The e-book is available at all major e-book retailers and the print version is available as well.

Nicole also brought an excerpt from Wild Texas Wind:

     He stepped forward to place a hand on her elbow. “I’m here to take you home.”
     Her gaze dropped to the hand resting on her arm. “I’m not going anywhere—certainly not with you.”
     “There’s a man on his way here to kill you.”
     To his surprise, she laughed. “Kill me? Indeed.”
     He strode toward the door. “You want to wait around and find out, that’s fine with me.”
     “Is Geoffrey coming?”
     Hand on the knob, he turned. “Geoffrey?”
     “Mr. Davis, my fiancé. I would imagine he’s heading up the rescue party?”
     “Rescue party?”
     “Yes, rescue party.” She gave a huff of impatience. “Do you have some affliction that causes you to repeat my every word?”
     He chose to ignore the barb. He’d met Geoffrey Davis at the ranch with H.H. O’Hara.       At first Davis appeared in worse shape than O’Hara, alternately sobbing and talking about the missing Arden in the past tense, as if he assumed she were already dead. But he’d come out of his “grief” long enough to sneer that a half-breed with a gun for hire shouldn’t be trusted with O’Hara’s money. Or his daughter’s life. Going on gut instinct, Raz guessed the man—with his pretty face and small, pale hands that had never seen a day’s work—was next to useless.
     “You think that simpering mama’s boy is going to ride to your rescue?”
     Eyes the color of new grass narrowed with enough chill to freeze the entire state of Texas. In August. “Geoffrey’s devotion to his mother is commendable. Further, I won’t tolerate the likes of you insulting the man I’m going to marry.”
     Raz jerked a thumb toward his chest. “I happen to be your so-called ‘rescue party’. Pretty-boy Davis is already planning your funeral.”
     She paled. “My …funeral?”
     “Damned if this so-called ‘affliction’ of mine isn’t catching. Yes, funeral. Davis is convinced you’re already dead.”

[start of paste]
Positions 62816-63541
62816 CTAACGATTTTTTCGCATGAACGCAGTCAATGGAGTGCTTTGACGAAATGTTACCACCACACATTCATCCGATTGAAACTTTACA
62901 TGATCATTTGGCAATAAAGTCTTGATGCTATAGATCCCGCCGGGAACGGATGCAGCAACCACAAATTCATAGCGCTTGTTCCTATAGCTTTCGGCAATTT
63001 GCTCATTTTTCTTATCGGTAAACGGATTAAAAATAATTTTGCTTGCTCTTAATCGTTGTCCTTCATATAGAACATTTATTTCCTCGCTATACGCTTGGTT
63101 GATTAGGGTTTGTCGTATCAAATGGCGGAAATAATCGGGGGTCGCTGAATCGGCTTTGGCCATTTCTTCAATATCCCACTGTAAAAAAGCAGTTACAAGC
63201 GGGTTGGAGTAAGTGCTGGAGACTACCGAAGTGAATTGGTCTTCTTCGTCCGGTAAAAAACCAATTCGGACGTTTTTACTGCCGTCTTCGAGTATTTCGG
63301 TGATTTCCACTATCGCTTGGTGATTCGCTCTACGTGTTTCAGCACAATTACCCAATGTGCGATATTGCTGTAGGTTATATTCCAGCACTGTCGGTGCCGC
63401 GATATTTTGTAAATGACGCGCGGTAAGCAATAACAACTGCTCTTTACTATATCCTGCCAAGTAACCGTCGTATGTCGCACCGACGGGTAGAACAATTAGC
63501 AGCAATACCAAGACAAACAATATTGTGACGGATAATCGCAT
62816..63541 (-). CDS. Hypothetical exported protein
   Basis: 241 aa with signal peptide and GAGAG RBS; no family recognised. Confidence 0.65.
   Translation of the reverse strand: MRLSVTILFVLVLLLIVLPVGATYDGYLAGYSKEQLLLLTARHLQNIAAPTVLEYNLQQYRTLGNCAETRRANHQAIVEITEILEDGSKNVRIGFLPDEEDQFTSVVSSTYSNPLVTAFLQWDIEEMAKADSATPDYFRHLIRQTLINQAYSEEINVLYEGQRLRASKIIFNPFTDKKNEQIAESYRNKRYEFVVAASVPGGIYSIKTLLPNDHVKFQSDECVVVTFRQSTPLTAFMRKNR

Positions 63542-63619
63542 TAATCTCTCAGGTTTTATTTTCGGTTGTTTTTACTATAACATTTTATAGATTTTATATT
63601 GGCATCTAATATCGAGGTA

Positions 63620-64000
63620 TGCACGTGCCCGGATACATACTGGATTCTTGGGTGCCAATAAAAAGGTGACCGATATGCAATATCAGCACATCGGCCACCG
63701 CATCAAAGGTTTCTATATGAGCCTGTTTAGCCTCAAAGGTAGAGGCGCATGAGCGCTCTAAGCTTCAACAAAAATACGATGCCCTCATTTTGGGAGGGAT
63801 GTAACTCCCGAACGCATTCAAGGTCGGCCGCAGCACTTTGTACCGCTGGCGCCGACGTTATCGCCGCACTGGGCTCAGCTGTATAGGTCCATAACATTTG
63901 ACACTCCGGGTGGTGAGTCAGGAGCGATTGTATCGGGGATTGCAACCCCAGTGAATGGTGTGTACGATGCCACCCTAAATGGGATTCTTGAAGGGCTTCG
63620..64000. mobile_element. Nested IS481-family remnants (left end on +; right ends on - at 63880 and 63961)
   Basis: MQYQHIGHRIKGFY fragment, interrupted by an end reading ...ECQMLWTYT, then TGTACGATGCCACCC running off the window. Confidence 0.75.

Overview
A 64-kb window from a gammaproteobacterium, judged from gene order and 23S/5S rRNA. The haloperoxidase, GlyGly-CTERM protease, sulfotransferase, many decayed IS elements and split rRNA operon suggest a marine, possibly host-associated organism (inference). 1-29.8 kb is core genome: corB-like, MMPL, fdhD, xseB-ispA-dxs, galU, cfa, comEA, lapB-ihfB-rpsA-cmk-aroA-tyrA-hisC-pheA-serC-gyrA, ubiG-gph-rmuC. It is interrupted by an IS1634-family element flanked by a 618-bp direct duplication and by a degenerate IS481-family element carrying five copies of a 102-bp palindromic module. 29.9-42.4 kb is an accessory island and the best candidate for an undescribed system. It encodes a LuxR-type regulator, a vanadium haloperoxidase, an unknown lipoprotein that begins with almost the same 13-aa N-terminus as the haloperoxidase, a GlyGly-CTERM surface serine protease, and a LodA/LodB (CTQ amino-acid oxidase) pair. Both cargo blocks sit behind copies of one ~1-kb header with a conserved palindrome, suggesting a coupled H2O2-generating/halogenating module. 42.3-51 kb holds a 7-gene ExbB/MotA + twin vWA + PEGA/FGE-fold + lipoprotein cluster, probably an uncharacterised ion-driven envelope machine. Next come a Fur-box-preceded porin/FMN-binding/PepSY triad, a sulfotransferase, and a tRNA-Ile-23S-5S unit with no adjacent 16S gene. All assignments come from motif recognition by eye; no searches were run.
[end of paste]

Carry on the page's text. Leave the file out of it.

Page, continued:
“Then who hired you, if anyone really did?”
     “Does the word daddy ring any bells, sweetheart?”
     One hand flew to her mouth. “How did he find out? He’s supposed to be on a cattle drive.”
     Folding his arms over his chest, he leaned against the door. “What the hell does that mean?”
     “Nothing.” She turned away. “There’s absolutely nothing for him to worry about.”
     “Uh-huh. What about the guy on his way here to kill you?”
     She glanced over her shoulder. “How do I know it’s not you?”
     “You’re still alive, aren’t you?” He stepped away from the door. “Listen, sweetheart, let’s make this easy on both of us. You come with me, I get my money, Daddy gets his little girl back. Everybody’s happy. Comprende?”
     Indecision crossed her face. “I … can’t.”
     He approached her with narrowed eyes, deliberately using a look that had been the undoing of men twice her size. He had to give her credit though, she never flinched.
Only when they were nose to nose—or, in her case, nose to chest—did she make any attempt to halt him. One palm came up to smack him in the torso. “I’ll double whatever my father offered if you’ll go away and leave me here.”
     “You can’t afford to pay me off; you don’t get any money until you’re married.”
     “How do you know that?”
     “I spent some time with daddy the other night.”
     Her eyes welled with emotion. “Is he—is he all right?”
     “He’ll be a damned sight better once you’re home.”
     Before she could react, Raz reached down and scooped her up. Since Miss O’Hara weighed little more than a sack of flour, he easily swung her over his shoulder. He pushed open the door and stepped out into the blinding sunlight.